Iran’s deputy foreign minister and top negotiator Ali Bagheri Kani led a delegation to the Qatari capital of Doha on Tuesday before indirect talks between Tehran and the US aimed at reviving a landmark nuclear deal.
Iran’s ambassador to Doha, Hamid-Reza Dehqani, on Twitter welcomed the arrival of the negotiating team and wished success for them, the official IRNA news agency reported.
Earlier in the day, US special envoy Robert Malley held talks with Qatar's Deputy Prime Minister and Foreign Minister, Mohammed bin Abdulrahman Al Thani, in Doha.
The talks aim “to discuss the strong partnership and our joint diplomatic efforts to address issues with Iran,” the US embassy in Doha said on Twitter.
The US-Iran talks, due to take place this week, will be separate from broader EU-mediated negotiations in Vienna between Iran and major powers which have been going on for more than a year.
The 2015 nuclear deal has been hanging by a thread since 2018, when former US president Donald Trump unilaterally withdrew from it and began reimposing harsh economic sanctions on key sectors of Iran's economy.
Those sanctions were in addition existing trade restrictions on businesses linked to the Islamic Revolutionary Guard Corps (IRGC), a paramilitary force widely accused of supporting terrorists across the Middle East.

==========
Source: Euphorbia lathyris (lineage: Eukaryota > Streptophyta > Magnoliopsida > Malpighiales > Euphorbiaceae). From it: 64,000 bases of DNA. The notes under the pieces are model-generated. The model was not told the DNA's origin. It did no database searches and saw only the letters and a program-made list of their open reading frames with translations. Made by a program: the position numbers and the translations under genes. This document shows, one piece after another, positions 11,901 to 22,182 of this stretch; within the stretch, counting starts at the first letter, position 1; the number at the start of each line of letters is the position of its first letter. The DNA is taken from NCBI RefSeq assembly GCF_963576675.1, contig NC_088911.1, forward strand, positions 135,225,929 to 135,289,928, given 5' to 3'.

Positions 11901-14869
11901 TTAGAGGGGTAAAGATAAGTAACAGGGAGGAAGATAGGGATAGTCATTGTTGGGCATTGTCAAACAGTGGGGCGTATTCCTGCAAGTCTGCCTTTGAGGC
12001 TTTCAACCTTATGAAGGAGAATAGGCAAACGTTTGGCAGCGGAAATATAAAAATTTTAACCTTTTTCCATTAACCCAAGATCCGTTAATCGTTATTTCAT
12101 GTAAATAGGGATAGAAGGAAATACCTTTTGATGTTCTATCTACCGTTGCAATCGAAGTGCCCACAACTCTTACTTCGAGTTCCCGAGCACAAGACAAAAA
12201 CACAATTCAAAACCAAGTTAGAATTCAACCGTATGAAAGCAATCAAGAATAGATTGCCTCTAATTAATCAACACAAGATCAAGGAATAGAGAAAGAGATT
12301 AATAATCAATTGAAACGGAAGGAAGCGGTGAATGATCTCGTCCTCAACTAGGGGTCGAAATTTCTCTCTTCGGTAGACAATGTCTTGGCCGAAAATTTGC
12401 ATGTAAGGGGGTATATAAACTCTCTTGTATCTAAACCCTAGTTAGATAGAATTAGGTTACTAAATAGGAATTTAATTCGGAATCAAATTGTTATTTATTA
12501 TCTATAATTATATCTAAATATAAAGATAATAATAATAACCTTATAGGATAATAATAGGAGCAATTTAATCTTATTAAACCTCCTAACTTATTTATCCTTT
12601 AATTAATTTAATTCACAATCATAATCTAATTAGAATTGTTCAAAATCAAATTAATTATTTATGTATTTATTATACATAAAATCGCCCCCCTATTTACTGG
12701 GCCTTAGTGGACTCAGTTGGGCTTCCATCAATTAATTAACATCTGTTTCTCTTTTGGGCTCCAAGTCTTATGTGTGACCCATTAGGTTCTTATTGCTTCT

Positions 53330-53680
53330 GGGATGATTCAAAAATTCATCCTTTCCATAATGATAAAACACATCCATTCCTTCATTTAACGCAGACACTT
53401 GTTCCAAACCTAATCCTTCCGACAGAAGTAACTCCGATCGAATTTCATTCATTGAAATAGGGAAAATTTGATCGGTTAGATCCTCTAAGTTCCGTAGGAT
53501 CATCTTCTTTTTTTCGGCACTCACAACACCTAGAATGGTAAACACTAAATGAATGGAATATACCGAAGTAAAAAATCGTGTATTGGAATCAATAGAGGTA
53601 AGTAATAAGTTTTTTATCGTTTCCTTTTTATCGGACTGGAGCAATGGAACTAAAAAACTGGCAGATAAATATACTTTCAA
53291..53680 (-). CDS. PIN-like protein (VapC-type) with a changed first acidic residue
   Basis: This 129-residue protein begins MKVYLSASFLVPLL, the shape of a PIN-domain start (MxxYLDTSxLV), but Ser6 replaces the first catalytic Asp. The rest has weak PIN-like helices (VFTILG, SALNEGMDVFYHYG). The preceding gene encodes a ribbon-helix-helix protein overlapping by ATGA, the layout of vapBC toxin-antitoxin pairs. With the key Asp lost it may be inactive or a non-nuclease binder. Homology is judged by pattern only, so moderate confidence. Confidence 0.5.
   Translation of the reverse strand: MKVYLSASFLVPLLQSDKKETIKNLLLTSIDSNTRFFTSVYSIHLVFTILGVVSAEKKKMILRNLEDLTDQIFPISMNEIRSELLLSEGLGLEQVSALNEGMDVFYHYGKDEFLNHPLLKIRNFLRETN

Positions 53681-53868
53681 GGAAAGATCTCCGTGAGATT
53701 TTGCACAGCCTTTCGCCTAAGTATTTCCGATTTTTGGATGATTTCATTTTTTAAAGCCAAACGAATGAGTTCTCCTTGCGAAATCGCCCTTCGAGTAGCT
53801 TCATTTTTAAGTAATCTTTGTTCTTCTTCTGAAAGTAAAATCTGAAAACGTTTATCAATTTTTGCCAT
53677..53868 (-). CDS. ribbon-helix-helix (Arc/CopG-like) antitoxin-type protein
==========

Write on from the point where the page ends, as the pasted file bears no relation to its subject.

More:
US President Joe Biden's administration has sought to return to the agreement, saying it would be the best path ahead for stable relations with Iran, although the US government has voiced growing pessimism in recent weeks.
The talks in Doha will take place indirectly — with the delegations in separate rooms, communicating via an intermediary. The US and Iran do not have diplomatic relations.
Sheikh Mohammed also discussed the Iran talks with his French counterpart Catherine Colonna in a phone call on Tuesday, the official Qatar News Agency said.
Qatar's foreign ministry said it hoped the “indirect talks will be culminated in positive results that contribute to the revival of the nuclear deal signed in 2015".
Talks to revive the nuclear deal began in Vienna in April last year but hit a snag in March following differences between Tehran and Washington, notably over Iran's demand that the IRGC be removed from a US terror list.